Support for Lineker surged on social media on Friday night and questions were raised regarding the BBC’s impartiality and its lack of action on other figures who had taken public stances on political issues.
Dear @BBC. In the interests of fairness could you please now ask @Lord_Sugar to step aside from @bbcapprentice . Otherwise people may wonder if you are truly impartial @GaryLineker pic.twitter.com/GY2JurOiLy
— alan rusbridger (@arusbridger) March 10, 2023
‘Stop the boats’
The Conservative government has come under fire for its plans to outlaw asylum claims by people arriving on the UK’s shores by boat and transfer them elsewhere, such as Rwanda.
Human rights groups and the United Nations said the policy, referred to as “stop the boats”, would make the UK an international outlaw under European and UN conventions on protections afforded to those seeking asylum.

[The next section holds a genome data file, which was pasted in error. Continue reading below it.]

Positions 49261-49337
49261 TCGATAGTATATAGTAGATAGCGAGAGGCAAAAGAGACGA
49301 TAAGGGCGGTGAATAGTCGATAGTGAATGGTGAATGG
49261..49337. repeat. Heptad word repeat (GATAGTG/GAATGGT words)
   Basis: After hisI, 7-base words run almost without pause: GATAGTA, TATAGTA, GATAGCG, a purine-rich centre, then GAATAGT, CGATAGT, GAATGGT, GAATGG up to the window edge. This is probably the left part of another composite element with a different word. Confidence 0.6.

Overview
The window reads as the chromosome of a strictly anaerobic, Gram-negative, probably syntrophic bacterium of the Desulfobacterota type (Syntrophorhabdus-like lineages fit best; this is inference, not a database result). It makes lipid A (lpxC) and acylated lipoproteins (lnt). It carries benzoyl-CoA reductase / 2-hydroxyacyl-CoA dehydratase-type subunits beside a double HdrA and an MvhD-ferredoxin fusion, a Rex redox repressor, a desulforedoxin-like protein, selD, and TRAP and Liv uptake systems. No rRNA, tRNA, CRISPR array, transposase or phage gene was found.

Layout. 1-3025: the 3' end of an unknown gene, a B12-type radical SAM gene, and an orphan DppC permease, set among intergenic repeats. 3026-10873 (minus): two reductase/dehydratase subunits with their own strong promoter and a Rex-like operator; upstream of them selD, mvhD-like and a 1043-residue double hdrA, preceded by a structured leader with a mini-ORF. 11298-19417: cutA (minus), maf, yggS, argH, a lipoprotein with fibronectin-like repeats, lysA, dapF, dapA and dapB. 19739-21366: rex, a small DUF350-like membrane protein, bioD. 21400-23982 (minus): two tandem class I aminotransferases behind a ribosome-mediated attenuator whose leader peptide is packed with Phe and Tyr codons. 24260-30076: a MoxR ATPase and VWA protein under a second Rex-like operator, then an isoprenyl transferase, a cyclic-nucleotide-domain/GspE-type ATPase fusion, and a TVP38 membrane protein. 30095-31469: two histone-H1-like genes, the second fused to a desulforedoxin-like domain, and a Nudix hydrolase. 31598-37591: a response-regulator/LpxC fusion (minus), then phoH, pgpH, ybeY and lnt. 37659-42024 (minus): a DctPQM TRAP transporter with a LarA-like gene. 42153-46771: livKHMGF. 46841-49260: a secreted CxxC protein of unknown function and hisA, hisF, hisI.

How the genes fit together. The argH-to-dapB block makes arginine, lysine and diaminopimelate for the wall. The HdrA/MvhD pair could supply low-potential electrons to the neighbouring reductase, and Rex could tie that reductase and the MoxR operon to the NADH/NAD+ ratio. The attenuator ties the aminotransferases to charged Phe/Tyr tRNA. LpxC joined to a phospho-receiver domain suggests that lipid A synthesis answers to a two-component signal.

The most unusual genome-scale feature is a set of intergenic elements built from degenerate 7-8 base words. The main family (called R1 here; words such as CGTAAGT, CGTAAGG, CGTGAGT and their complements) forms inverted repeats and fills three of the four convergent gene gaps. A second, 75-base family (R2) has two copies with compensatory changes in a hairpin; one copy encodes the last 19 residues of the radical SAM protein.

The opposition Labour party said the BBC’s taking “Gary Lineker off air is an assault on free speech in the face of political pressure”.
Scotland’s First Minister Nicola Sturgeon called the BBC’s move “indefensible”.
After more of his co-workers, like former football players Alex Scott, Jermaine Jenas and Micah Richards, said they would not want to work on Match of the Day because of the treatment of Lineker, the BBC decided the format of the show, which airs on Saturdays.
“Some of our pundits have said that they don’t wish to appear on the program while we seek to resolve the situation with Gary,” the BBC said in its statement on Friday.
“We understand their position and we have decided that the program will focus on match action without studio presentation or punditry,” it said.
The 62-year-old Lineker was a household name in the UK well before he became a smooth, knowledgeable presenter of sports shows on the BBC and other broadcasters. He was the leading scorer at the 1986 World Cup and finished his international career with 48 goals in 80 matches for England.
His club career included spells with Barcelona, Tottenham, Everton and Leicester.